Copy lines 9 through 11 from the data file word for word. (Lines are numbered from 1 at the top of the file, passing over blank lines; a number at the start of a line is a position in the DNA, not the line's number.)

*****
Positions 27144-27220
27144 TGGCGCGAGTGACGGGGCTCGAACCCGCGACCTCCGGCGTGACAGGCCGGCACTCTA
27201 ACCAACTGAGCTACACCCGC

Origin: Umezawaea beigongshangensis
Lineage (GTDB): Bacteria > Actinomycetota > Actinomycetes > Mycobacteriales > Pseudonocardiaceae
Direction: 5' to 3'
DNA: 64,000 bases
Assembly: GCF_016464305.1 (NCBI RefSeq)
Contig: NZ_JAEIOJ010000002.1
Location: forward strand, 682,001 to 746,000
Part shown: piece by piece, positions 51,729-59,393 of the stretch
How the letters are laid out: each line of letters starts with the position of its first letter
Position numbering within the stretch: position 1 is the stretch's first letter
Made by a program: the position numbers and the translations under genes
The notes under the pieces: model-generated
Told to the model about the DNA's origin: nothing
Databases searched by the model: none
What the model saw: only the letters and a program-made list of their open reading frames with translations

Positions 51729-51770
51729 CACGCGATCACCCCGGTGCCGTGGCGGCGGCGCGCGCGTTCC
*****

Contig: NZ_JAEIOJ010000002.1
Location: forward strand, 682,001 to 746,000
Part shown: piece by piece, positions 51,729-59,393 of the stretch